6 options to consider before choosing an equity release scheme

Equity release schemes allow you to access part of the wealth you have tied up in your home. However, these schemes may not always be the best option and it may be worth considering some of the alternatives.

Anthony Beachey Published on 01 June 2021.
6 options to consider before choosing an equity release scheme

Equity release schemes allow individuals who are over the age of 55 and own their own home to access the equity in their property to fund large one-off expenses or supplement their retirement income. However, they are complex financial products and may not be suitable for everyone. It’s a legal requirement for homeowners to receive advice from a specialist equity release adviser and legal advice from a solicitor before taking out an equity release scheme. Here we explore some alternatives.

Switch to a new mortgage

If you haven’t paid off your mortgage you could consider remortgaging to release equity. This option will allow you to release a sum that you can use for any purpose you wish.

By remortgaging to a new deal you can unlock some of the equity that has built up in your home. Say you have a home worth £300,000 but only have an outstanding mortgage of £50,000. If you request £100,000 from your new lender you’ll have the required £50,000 to repay your current mortgage and a further £50,000 to spend as you choose.

However, this may not be as simple as it sounds in reality. Borrowing becomes more difficult the older you become and many lenders have strict rules about the maximum age you can be at the end of the mortgage term, and also how you will support the repayments.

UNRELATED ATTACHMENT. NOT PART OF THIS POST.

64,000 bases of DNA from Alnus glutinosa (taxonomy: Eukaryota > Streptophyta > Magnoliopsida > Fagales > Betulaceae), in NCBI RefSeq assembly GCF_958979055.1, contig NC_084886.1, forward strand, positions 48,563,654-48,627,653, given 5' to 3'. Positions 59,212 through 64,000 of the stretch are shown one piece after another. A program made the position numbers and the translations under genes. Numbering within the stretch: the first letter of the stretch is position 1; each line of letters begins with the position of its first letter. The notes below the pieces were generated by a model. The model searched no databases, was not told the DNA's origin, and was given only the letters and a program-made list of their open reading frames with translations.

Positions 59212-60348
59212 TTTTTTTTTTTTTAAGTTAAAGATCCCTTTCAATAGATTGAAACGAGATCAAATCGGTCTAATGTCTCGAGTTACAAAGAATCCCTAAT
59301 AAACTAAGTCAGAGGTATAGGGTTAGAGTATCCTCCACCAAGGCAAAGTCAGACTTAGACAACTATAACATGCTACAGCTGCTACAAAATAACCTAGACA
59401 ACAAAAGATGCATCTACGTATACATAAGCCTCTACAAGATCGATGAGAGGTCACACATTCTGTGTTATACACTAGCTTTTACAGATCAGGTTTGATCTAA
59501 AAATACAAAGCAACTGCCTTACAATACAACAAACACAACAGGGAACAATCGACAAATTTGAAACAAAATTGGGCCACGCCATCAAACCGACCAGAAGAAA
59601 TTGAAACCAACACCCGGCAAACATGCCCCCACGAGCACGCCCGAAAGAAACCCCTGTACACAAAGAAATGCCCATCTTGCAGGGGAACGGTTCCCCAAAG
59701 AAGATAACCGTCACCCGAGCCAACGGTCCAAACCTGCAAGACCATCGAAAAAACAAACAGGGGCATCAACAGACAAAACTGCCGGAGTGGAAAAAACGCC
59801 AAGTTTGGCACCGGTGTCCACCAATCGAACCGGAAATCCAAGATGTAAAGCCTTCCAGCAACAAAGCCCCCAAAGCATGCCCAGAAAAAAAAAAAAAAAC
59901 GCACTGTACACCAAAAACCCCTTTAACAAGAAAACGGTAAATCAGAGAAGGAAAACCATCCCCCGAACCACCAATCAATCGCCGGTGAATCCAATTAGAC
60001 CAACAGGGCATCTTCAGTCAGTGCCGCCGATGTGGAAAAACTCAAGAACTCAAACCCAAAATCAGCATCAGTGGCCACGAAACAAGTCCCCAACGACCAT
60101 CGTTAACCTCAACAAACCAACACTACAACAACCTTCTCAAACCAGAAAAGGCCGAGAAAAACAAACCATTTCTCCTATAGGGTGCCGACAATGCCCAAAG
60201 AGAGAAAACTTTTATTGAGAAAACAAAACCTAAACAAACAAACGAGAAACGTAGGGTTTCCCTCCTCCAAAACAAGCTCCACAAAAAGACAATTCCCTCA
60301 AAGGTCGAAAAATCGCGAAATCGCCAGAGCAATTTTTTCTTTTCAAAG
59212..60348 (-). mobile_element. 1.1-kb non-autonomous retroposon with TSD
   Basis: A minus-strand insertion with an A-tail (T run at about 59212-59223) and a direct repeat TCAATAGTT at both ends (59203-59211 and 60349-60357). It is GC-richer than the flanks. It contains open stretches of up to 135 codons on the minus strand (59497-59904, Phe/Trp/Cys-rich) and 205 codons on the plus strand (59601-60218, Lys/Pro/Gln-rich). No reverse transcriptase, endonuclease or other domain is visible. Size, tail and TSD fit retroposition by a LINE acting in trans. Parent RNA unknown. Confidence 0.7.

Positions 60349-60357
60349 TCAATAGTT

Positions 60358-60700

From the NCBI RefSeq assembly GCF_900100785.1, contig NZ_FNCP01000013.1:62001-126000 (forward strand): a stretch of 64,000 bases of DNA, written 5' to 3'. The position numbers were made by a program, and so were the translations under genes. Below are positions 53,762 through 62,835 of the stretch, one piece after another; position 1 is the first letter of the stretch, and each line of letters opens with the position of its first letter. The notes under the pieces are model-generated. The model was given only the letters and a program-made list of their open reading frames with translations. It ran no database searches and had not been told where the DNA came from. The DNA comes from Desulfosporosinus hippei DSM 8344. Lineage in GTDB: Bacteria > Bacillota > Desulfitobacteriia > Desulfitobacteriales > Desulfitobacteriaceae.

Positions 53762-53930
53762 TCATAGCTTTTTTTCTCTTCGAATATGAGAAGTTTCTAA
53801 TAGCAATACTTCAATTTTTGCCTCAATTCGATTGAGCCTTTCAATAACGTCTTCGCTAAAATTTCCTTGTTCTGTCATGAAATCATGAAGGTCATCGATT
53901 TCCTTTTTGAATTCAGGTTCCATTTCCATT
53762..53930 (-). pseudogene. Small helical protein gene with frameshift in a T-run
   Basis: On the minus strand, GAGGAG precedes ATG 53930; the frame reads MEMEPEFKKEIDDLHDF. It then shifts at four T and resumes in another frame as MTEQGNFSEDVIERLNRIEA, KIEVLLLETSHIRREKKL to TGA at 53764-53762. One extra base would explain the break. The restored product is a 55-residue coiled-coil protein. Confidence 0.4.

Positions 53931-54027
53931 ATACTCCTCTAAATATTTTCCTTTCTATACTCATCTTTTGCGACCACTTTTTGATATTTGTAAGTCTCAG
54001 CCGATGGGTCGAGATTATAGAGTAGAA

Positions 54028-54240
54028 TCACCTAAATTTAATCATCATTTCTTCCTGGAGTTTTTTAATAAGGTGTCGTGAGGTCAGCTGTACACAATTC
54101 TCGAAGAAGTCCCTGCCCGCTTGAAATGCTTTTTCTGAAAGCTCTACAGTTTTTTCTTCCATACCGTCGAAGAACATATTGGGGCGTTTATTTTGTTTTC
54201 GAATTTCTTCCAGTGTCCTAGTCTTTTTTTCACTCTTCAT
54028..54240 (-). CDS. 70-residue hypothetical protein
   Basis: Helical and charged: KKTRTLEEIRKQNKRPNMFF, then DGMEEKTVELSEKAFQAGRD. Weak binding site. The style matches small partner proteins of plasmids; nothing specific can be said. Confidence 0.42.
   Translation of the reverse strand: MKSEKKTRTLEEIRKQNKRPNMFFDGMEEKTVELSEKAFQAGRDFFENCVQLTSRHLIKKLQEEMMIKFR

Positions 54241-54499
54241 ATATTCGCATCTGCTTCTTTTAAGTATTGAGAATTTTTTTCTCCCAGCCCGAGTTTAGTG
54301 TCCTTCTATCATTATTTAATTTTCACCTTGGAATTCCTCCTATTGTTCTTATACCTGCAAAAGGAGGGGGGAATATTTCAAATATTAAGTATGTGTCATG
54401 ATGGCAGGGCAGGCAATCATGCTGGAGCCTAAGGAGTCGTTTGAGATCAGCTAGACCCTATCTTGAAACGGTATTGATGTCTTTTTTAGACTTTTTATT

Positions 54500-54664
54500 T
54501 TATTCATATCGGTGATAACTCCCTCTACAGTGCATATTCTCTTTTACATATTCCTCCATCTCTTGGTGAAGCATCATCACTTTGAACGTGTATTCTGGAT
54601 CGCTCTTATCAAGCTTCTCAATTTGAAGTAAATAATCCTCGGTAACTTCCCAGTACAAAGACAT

» COMPARE: Remortgage rates and deals

Specialised mortgages for pensioners

Usually arranged on an interest-only basis, retirement interest-only mortgages are loans secured against a property and begin during the borrower’s retirement. The term could be for the life of the homeowner or a set period, such as 10 or 15 years. With this type of product, you repay the interest each month but the capital does not have to be repaid until you die or go into long-term care. Lenders will take account of your income, as you’ll need to be able to meet the monthly repayments.

The main advantage compared with a lifetime mortgage is that there will be a smaller amount to repay at the end because you’ll have been making interest payments every month, rather than the interest being rolled up and paid at the end of the mortgage.

Borrow against your property

Secured loans are secured against an asset such as a house. In other words, the lender has the security of knowing that if you’re unable to repay the loan, they’ll be able to take control of your property, sell it and use the proceeds to get their money back. As a result, secured loans normally have a lower interest rate, or borrowing cost, than unsecured loans. But they’re risky for the borrower because you could lose your home if you run into financial difficulty.